Toss the chicken in a small bowl with a sprinkle of salt and pepper and a drizzle of fresh lemon juice and olive oil. Cover and refrigerate until ready to serve.
Choose a fine, big salad bowl with a wide shape. Place the iceberg lettuce, chicory, romaine and watercress in the bowl, tossing to combine them.
Halve the avocado, peel and dice it into 1/4-inch pieces. Turn it into a small bowl and sprinkle with a few drops of the fresh lemon juice and extra virgin olive oil.
To serve: Toss the greens with about 1/3 cup of the Vinaigrette. Arrange the other ingredients in strips across the top of the greens. From left to right, lay on the avocado, bacon pieces, hard-cooked eggs, green onion, blue cheese, hazelnuts, and the tomatoes. Bring the salad to the table, then toss with additional vinaigrette.
Yields 4 servings.
Note: If you wish to arrange the salad in advance, do not toss the greens with any of the vinaigrette before bringing it to the table or the greens will become limp; simply cover with plastic wrap and refrigerate, then toss with the vinaigrette at the table.
Variations: You could take your cue from the San Francisco restaurant, MacArthur Park, and layer the salad in individual souffle dishes. Each guest may then toss his or her own -- or not -- as desired.
Beverage thoughts: With all of the salad components, there's a complex flavor profile to consider that has always sent me in the direction of a crisp, clean, straightforward wine, such as a lovely Pinot Gris or Pinot Blanc. A nice craft beer choice would be something that is equally simple and clean-tasting, such as pilsner, which would be light-bodied with a bit of malt and floral character to it.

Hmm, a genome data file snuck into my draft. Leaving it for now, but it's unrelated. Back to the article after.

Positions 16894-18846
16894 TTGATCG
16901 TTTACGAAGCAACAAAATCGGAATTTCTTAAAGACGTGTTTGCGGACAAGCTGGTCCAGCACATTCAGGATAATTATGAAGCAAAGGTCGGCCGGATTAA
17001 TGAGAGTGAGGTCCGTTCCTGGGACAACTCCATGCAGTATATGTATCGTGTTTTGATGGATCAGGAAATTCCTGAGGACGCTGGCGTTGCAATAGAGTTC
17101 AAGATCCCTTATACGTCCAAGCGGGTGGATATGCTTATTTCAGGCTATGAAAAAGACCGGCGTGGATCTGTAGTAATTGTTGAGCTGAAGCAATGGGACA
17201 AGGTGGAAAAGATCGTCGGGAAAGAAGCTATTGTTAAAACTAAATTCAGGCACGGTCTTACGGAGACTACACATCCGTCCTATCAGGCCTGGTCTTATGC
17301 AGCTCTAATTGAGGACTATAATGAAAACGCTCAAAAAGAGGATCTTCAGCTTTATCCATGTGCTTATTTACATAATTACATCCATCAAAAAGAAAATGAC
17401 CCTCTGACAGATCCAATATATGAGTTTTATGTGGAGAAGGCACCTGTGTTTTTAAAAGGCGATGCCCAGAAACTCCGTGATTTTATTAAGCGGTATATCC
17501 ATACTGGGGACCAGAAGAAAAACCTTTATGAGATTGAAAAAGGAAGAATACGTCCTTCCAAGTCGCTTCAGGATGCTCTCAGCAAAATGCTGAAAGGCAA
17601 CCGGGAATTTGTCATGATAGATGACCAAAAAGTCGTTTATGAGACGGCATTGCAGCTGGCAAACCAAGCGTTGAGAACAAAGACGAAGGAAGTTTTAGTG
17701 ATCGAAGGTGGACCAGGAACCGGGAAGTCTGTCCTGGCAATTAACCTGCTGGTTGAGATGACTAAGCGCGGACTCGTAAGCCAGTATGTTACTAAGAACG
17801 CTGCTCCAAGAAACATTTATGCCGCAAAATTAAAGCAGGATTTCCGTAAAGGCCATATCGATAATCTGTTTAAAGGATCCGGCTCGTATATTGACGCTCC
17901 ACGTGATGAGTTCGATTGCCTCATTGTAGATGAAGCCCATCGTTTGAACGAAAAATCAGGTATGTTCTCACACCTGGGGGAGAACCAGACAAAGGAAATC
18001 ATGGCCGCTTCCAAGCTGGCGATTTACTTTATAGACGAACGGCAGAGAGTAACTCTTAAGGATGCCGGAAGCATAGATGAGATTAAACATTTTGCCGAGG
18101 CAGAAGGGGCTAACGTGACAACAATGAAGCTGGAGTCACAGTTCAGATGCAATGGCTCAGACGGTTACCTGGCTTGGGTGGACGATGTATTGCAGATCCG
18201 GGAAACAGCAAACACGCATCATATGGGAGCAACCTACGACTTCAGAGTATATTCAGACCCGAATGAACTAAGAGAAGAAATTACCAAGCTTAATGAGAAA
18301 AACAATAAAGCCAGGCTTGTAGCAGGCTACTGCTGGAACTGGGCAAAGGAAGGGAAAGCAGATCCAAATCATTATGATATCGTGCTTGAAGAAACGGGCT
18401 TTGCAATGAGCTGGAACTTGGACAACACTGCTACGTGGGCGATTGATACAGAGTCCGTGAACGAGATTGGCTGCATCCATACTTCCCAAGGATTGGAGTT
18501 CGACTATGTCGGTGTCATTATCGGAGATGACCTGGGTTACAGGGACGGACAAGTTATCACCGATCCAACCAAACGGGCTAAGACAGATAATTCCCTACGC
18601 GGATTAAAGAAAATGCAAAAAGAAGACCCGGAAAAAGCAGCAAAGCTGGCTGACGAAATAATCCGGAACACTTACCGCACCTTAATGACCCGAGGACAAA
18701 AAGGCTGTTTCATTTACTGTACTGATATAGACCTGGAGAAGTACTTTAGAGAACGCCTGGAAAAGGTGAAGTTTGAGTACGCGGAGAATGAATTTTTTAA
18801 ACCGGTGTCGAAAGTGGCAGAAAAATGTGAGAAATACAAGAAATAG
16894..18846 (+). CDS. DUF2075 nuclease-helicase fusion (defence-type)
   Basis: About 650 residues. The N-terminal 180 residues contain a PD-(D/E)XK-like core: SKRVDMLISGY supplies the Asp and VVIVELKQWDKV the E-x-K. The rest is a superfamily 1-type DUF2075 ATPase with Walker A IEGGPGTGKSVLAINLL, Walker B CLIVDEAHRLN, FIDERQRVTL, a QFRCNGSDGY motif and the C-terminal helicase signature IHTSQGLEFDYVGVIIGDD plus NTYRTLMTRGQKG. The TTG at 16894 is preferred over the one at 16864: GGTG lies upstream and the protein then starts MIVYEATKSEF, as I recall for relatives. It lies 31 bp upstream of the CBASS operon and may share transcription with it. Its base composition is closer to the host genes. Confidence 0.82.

If you like Waldorf salad, you probably won't like this.
Just kidding! Sort of.
This is Waldorf salad on vacation in Albuquerque. The hazelnuts compliment the feta, apple and cherries. This is one of those great "Ladies Luncheon" sorts of offerings. It would even be a lovely addition to a brunch buffet:
Grilled chicken salad with jalapeno dressing
3/4-1 cup chili mayonnaise (recipe follows)
4 boneless, skinless chicken breast halves (6 to 8 ounces each), grilled, chilled, and cut into bite- sized chunks
1/2 cup chopped celery
1/4 cup dried cherries
1/2 cup chopped apple
1/2 cup chopped roasted and skinned hazelnuts
Salt and freshly ground black pepper to taste
2 cups chopped mixed salad greens
2 Roma tomatoes, cored, sliced
1/2 cup crumbled feta cheese
To serve: Combine the mayonnaise with the chicken, celery, raisins, apples, hazelnuts, salt and pepper. Mix well. Serve on top of mixed greens with sliced tomatoes on the side and a crumbling of feta on top.
Makes 4 servings as an entree.
Chile mayonnaise: Remove stems, seeds an ribs from 1 Serrano pepper and 1/2 fresh jalapeno pepper; coarsely chop. In a blender or food processor, puree the peppers, along with 3 cloves of peeled fresh garlic, and 2 tablespoons fresh lemon juice. Scrape the mixture into a small bowl, then whisk in 1 cup good quality mayonnaise.
Makes about 1 1/8 cups mayonnaise
Beverage thoughts: The chiles, dried fruits and fresh apples make this a great match for a luscious Gewurztraminer. For the beer drinkers, a lightly hopped ale with a bit of fruit would be nice.
Jan Roberts-Dominguez is a Corvallis, Ore., food writer, artist, and author of "Oregon Hazelnut Country, the Food, the Drink, the Spirit," and four other cookbooks. Readers can contact her by email at email@example.com, or obtain additional recipes and food tips on her blog at www.janrd.com.